BlogHer Food, crowded with 300 food bloggers (as well as the occasional husband or offspring), was a wonderful, enlightening, happy event. Kinda sad to think that it was only one day long. Albeit it one very long day. Starting at 8am with a Networking Breakfast in the Gallery Room of the St. Regis and ending at 8pm after a Cocktail Reception on the 4th floor terrace, the day was packed with demonstrations, educational sessions and food.
Let me just start by saying that the St. Regis Hotel is one very nice place, with a helpful staff and good food. Breakfast consisted of various fresh croissants, a berry medley, sliced melon and kiwi, yogurt, hot egg paninis, fruit smoothies, as well as coffee, tea and juices. The beginning of the conference started with a welcome from BlogHer staff members Jory Des Jardins, Elise Page and Lisa Stone, who shared some fascinating facts and figures about women bloggers. Like 78% of the attendees had never been to a BlogHer conference before, 53% of women online are actively using social media every day, and that 52% of active blog readers read about food! You go, girls…
The conference day was split between 3 educational session, two demonstration breaks, and lunch. Attendees had their choice of break-out sessions on either Visuals, Vocation or Values, with some pretty well-known bloggers and writers leading the sessions: Ree Drummond from The Pioneer Woman Cooks, Elise Bauer of Simply Recipes, David Lebovitz, Helene Dujardin of Tartlette (who was kind enough to test recipes for me when my book, The World Is a Kitchen, was in production), Pim Techamuanvivit of Chez Pim, and so many more wonderful, inspiring and successful bloggers.
I spent the day on the Visuals Track (although you were allowed to jump around to different sessions, or even attend multiple sessions within one time frame.) The majority of the Visuals conference room was set up with tables, so those of us that wanted to take notes on laptops or tweet the sessions could do so. The session information ranged from the very basic for the beginner to the more advanced for those who were contemplating food photography as a living. My interest was purely personal, trying to make my blog look more visually appealing. I mean, Photoshop can only get you so far. Kinda like needing good ingredients to make a good dish, you need to start with a good photo to get an appealing end product.
Session 1, Developing Your Visual Voice, was led by Matt Armendariz of MattBites.com and Heidi Swanson of 101 Cookbooks. The focus was on 7 Things to Think About Before You Pick Up the Camera. I thought I would share their wisdom:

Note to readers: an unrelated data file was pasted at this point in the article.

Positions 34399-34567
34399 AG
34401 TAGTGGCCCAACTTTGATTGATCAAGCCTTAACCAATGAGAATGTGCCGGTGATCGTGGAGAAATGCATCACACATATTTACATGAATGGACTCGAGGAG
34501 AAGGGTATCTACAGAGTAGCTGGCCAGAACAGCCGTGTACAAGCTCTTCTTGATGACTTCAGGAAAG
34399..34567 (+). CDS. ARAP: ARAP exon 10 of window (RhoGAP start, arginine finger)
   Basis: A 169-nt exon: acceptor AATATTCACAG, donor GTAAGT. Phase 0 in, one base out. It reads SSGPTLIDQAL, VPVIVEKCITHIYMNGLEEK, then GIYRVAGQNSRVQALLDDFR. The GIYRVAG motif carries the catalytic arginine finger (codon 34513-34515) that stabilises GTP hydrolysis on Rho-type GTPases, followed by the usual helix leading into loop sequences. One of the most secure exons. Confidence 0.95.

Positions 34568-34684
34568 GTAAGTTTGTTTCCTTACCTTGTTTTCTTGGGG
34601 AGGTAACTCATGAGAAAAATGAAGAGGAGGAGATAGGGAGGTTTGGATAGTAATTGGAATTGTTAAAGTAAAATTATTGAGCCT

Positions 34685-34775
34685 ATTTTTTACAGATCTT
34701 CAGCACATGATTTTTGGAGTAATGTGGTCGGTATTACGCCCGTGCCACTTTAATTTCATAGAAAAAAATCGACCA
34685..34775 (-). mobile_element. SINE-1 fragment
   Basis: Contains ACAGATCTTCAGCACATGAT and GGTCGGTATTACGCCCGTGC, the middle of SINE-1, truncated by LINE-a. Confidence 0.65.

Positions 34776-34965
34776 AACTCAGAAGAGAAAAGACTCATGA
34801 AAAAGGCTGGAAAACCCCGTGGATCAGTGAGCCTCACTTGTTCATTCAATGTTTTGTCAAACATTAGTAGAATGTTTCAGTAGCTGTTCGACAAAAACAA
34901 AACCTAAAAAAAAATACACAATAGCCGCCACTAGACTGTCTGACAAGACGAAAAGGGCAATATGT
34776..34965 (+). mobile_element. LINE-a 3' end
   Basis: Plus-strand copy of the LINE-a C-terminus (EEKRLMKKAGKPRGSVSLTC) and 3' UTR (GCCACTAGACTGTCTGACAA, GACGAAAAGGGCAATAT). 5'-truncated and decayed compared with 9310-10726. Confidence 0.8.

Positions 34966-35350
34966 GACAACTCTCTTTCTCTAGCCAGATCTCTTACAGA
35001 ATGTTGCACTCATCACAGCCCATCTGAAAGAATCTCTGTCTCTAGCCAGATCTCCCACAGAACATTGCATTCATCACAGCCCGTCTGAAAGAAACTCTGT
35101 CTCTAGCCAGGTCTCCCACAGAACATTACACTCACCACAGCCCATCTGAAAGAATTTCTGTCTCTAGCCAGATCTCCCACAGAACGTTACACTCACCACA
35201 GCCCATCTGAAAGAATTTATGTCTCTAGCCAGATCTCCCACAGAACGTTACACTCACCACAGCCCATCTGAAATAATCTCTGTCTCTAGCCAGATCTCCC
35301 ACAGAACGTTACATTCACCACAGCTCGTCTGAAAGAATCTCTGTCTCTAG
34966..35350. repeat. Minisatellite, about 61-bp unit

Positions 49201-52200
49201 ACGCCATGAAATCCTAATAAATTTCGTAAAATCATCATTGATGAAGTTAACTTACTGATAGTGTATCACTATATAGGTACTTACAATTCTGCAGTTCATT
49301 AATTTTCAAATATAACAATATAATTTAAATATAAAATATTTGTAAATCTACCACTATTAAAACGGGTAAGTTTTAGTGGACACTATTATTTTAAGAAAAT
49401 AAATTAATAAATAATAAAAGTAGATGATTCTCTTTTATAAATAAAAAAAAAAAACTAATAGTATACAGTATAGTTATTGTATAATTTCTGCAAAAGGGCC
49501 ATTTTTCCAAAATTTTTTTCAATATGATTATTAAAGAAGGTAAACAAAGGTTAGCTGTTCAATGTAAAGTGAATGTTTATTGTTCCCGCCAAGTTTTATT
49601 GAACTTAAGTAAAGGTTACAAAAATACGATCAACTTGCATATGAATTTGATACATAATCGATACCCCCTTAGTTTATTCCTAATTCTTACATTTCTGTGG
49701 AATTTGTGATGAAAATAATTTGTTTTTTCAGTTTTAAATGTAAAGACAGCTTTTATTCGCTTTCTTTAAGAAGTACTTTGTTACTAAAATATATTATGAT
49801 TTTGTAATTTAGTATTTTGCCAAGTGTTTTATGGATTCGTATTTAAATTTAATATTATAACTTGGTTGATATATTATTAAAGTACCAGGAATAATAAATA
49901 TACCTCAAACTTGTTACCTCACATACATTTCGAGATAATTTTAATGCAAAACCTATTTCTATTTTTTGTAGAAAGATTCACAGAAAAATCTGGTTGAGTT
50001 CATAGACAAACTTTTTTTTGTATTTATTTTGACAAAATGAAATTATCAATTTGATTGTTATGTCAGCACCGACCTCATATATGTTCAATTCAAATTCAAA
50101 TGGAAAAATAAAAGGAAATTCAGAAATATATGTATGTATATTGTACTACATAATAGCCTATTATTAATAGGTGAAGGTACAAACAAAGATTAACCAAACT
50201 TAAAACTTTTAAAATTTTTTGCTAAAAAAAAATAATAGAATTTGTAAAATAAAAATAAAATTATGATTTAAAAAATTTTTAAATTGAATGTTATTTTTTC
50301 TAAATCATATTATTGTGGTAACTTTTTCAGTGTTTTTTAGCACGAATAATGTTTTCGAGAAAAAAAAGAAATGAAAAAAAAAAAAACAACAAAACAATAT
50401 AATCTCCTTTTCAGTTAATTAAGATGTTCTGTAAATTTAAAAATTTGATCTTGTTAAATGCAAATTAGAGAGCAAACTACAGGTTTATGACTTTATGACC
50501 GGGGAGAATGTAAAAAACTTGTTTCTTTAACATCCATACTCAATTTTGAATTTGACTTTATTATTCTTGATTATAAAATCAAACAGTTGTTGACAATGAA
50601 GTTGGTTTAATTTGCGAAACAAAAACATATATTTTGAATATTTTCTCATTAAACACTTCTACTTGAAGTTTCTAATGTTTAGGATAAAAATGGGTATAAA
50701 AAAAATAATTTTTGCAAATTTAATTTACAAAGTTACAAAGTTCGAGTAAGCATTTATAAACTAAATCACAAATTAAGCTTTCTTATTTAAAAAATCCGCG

1. Be inspired by others: keep a scrapbook of photos/shots you love, to use as a reference. Shots with different angles, textures. Things to replicate. Digital or hard copy. Once you have a body of clips, then you can start deconstructing those images to get a sense of where you might want to head with your own photography. Notice:
- Time of day – early in am or late in date – due to quality of light
- Indoor vs. outdoor
- Minimalist vs. dense composition – proportion, positive/negative space
- B/W vs. color
- Dark vs. light
- People – to include or not to include
- Flash or no flash
2. Think about your photos in context – will you be adding text to the image or will it stand alone? Will the photo always be the same size?
3. Understand where you are shooting – inside, outside, restaurant, farmers markets. Lighting can be nonexistent in a dark restaurant, wonky at a farmers market.
4. Think about the type of shots you are after, what you want to achieve, how best to tell your story.
- Ingredient shots: single subject or multiple ingredients.
- In process shots: breaking down of ingredients or preparation. Educational, can communicate textures, how something is cut. Evolution of the recipe.
- Ready to eat shots
- The aftermath shot
- People shots
- In motion/action shots: dripping sauce onto something, beater missing
- Eye level: some things should be shot at eye level, rather than top down.
- Incorporating text into shot
5. Plan your workflow. Think about what you need to do before starting. What kind of food you are shooting, staging. Prep things in advance for food that is sensitive (ice cream, steamy dishes). Be organized. Have ingredients on hand, camera batteries charged, decide where you area going to shoot, set aside plating equipment, prep ingredients. Do in-process shots, cook, plate, shoot.
6. Look thru the viewfinder. Really look and take time to compose the image. Try to look at it as a complete photo. Look at your shadows. Move around to eliminate them unless you want them purposely in the shot. Look for blowouts, background, edges,
7. Read your camera manual cover to cover (this was a recurrent theme at all 3 sessions). Get to know your camera and what it is capable of. Don’t be afraid of the technical aspects of your camera
Other good info coming out of this session:
- Point and Shoot camera recommendation: Canon G9 (you can shoot raw files)
- Try to shoot on a tripod and tethered to your computer so you have a bigger visual to work with. You will have an easier time composing a shot.
Next Up: Part 2 of the BlogHerFood 09 Recap